Studies in Classics
I graduated cum laude from Amherst College with a B.A. in Anthropology and Classics. I received the Crowell Prize in Latin in 2012 and the Hutchins Prize in Greek in 2013. I also completed my senior honors thesis in Classics, detailed below.
The Mount Holyoke Pyxis: An Investigation
In 2013, I completed my B.A. thesis in Classics at Amherst College, entitled The Mount Holyoke Pyxis: An Investigation. An extended abstract, key figures and an excerpted sample are available below. The Mount Holyoke College Art Museum's entry on the piece, numbered MH 1932.5.B.SII, is available online with further figures. I spoke about my experience working with the Mount Holyoke pyxis for the Amherst Explorations 2013 Lightning Talks, held at Frost Library in April 2013.
The Mount Holyoke Pyxis is a small, cylindrical, red-figure makeup box with a lid, dating to the 460s or 450s B.C.E. It depicts three figures: a seated woman and a standing youth facing one another, and a standing woman moving away. In addition, a large door and a variety of objects appear on the pyxis, and a wreath appears on the lid. It was painted by the Veii Painter, a member of the Penthesilea Workshop, active in Athens in the mid-fifth century B.C.E.
Since its acquisition by the Mount Holyoke College Art Museum in 1932, a close and detailed examination of the pyxis itself had never before been conducted. Using ultraviolet light, I identified which portions of the pyxis were the original fragments, and which were filled in when the piece was reassembled in the late 19th or early 20th century. Most prior sources drew incorrect conclusions based on portions of the pyxis which were not even original, or improperly identified the figures and objects depicted on it.
The scene depicted on the pyxis had been previously assumed to be a standard courtship scene, similar to those shown on other pyxides, in which a man visits a woman he is wooing in the courtyard of her home. He brings her a gift as she engages in an appropriately domestic activity, spinning. I, however, proposed an alternate interpretation, that the pyxis actually depicts a scene of adultery. This subversive reading draws from comparison with other pyxides; from an analysis of Greek textual sources, particularly Lysias’ oration Ὑπὲρ τοῦ Ἐρατοσθένους φόνου ἀπολογία (On the Murder of Eratosthenes); and from the presence of certain items on the pyxis, particularly the heaping basket of wool and the mysterious walking-stick propped against the door. Finally, I framed this interpretation in the context of the gendered producer and consumer of the pyxis.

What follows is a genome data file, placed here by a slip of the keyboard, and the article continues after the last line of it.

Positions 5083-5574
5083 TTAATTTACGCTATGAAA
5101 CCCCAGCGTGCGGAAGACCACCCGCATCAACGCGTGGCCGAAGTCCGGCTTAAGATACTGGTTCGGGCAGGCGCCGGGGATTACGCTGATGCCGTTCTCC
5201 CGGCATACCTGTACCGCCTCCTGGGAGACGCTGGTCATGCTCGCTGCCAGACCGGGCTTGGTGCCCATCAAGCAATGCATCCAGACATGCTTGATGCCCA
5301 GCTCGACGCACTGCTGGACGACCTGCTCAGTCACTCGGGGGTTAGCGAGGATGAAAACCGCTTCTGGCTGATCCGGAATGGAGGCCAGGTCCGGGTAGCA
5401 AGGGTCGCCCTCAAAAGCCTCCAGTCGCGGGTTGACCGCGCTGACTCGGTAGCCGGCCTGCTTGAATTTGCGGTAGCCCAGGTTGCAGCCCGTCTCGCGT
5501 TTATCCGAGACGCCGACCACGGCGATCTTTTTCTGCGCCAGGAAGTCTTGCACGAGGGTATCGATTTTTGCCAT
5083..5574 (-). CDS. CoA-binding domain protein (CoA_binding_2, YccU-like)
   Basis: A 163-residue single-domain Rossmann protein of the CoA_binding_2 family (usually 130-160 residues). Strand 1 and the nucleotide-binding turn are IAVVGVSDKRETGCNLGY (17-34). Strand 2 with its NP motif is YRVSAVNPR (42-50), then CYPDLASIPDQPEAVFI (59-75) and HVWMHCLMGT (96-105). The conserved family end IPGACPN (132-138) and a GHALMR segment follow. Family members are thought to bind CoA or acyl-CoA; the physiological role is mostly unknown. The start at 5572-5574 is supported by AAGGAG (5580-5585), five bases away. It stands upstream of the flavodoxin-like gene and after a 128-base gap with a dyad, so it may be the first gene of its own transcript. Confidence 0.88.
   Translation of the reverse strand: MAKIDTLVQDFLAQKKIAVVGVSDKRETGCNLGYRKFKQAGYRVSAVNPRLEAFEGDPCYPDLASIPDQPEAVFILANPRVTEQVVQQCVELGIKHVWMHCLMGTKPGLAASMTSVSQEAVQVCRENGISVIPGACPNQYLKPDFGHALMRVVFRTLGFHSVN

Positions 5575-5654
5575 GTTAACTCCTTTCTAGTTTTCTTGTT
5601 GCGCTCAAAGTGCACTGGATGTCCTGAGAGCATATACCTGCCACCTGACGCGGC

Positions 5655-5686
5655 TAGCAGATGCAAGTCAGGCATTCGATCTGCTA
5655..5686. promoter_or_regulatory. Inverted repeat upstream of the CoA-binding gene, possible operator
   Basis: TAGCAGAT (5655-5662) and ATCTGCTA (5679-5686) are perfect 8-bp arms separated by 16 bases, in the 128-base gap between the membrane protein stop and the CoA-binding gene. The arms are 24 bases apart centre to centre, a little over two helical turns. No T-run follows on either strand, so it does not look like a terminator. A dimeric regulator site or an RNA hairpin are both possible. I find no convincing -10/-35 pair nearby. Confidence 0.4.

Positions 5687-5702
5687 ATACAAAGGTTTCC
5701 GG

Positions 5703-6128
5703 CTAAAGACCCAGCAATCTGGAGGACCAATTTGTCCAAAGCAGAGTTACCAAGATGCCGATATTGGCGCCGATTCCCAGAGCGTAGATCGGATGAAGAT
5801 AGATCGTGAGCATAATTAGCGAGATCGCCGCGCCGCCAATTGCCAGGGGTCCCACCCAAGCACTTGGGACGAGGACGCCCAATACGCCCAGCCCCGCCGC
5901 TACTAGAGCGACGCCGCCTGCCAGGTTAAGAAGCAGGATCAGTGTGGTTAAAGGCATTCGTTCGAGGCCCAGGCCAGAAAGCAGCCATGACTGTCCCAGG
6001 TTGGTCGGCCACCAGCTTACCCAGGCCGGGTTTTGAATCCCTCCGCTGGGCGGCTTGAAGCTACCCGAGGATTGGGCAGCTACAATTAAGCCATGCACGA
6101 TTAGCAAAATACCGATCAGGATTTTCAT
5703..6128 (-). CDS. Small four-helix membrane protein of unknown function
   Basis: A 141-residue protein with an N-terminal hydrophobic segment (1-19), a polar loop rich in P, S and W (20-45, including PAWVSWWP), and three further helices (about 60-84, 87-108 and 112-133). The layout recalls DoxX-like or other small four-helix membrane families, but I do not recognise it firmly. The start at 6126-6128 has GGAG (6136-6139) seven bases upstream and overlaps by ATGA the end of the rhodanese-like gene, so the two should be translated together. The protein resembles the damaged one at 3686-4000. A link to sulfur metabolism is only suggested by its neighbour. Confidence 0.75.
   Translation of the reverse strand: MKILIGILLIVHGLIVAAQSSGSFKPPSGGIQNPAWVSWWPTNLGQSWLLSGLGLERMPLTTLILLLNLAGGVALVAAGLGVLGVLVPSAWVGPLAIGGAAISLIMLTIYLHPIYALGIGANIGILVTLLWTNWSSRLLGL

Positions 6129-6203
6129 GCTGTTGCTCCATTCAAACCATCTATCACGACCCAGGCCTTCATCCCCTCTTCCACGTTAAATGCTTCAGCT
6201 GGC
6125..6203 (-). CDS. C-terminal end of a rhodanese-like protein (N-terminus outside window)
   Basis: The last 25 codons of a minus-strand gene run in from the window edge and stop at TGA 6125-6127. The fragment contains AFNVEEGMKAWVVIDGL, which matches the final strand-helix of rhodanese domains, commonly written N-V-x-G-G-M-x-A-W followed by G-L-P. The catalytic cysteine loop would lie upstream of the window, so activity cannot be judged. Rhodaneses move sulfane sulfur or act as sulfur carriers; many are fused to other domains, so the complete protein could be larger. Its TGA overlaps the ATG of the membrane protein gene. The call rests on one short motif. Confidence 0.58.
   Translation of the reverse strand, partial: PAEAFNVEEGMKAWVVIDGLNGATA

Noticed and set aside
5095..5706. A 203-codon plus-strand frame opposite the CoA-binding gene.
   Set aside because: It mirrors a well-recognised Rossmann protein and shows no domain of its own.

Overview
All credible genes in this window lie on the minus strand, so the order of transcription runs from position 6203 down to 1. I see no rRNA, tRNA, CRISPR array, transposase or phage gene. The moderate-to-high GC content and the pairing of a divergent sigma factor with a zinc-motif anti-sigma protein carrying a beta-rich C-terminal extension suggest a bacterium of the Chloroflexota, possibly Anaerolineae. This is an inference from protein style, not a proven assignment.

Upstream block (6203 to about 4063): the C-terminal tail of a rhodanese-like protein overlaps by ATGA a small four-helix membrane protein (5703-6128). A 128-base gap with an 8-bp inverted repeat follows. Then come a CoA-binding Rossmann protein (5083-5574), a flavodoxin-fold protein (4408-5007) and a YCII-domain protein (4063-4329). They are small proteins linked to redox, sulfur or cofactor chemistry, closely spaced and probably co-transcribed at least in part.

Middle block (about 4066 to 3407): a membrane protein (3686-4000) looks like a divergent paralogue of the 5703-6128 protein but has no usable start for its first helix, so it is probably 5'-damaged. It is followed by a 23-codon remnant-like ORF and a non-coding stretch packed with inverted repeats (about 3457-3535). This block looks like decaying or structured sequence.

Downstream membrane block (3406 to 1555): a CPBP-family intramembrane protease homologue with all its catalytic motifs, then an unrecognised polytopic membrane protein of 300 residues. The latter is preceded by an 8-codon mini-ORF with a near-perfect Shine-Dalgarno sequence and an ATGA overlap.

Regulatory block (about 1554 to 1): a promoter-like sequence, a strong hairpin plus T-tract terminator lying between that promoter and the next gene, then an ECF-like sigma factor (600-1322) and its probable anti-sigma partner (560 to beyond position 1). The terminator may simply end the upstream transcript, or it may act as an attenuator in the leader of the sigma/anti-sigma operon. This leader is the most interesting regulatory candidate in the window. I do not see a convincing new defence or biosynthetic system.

Excerpted Sample: From "Restorations"
A major impact that the restorations have had on the pyxis is to obscure the original appearance of the garments. On other Veii Painter pyxides, including the fragments from Delos and from the Athens Agora P 24253, there is very intricate detailing on the drapery around the lower legs consisting of dots and thin vertical lines. The only portion of the Mount Holyoke pyxis with women’s lower legs that is original is the left (back) leg of the seated woman, which does have significant articulation of this type; the other portions, namely the seated woman’s right leg and the legs of the running woman, have been restored to have minimal or no such articulation (Figure 40). This is an improper restoration, and articulation should be present to be consistent with the Veii Painter’s similar works.
The other garment of particular note is the standing woman’s exaggeratedly outlined himation over her left shoulder. This garment is significantly restored, with the lower right half not belonging to the original. Such solid bordering does appear on himatia of other women in the Penthesilea Workshop’s repertoire, although frequently more clearly, as on a cup by the Splanchnopt Painter or on the Berlin F 2261 pyxis, on which one figure is very similar in body shape and garb to the running woman on the Mount Holyoke pyxis. The wave-shaped or undulating border in these pyxides is the most common, but other shapes do appear, as on a cup by the Painter of Brussels R 330, with a toothed border. Because only the left half of the himation on the Mount Holyoke pyxis is original, it is possible to create an alternate reconstruction, in which the border is not symmetrical but instead has a wave border similar to the Berlin F 2261 and other pyxides. Such an alternate reconstruction can be seen in Figure 42. Based on this, the aberrant nature of the garment is clearly an artifact of yet another poor choice in reconstruction.
If you would like to request the full text, see further figures, or find out more about my experience, please contact me.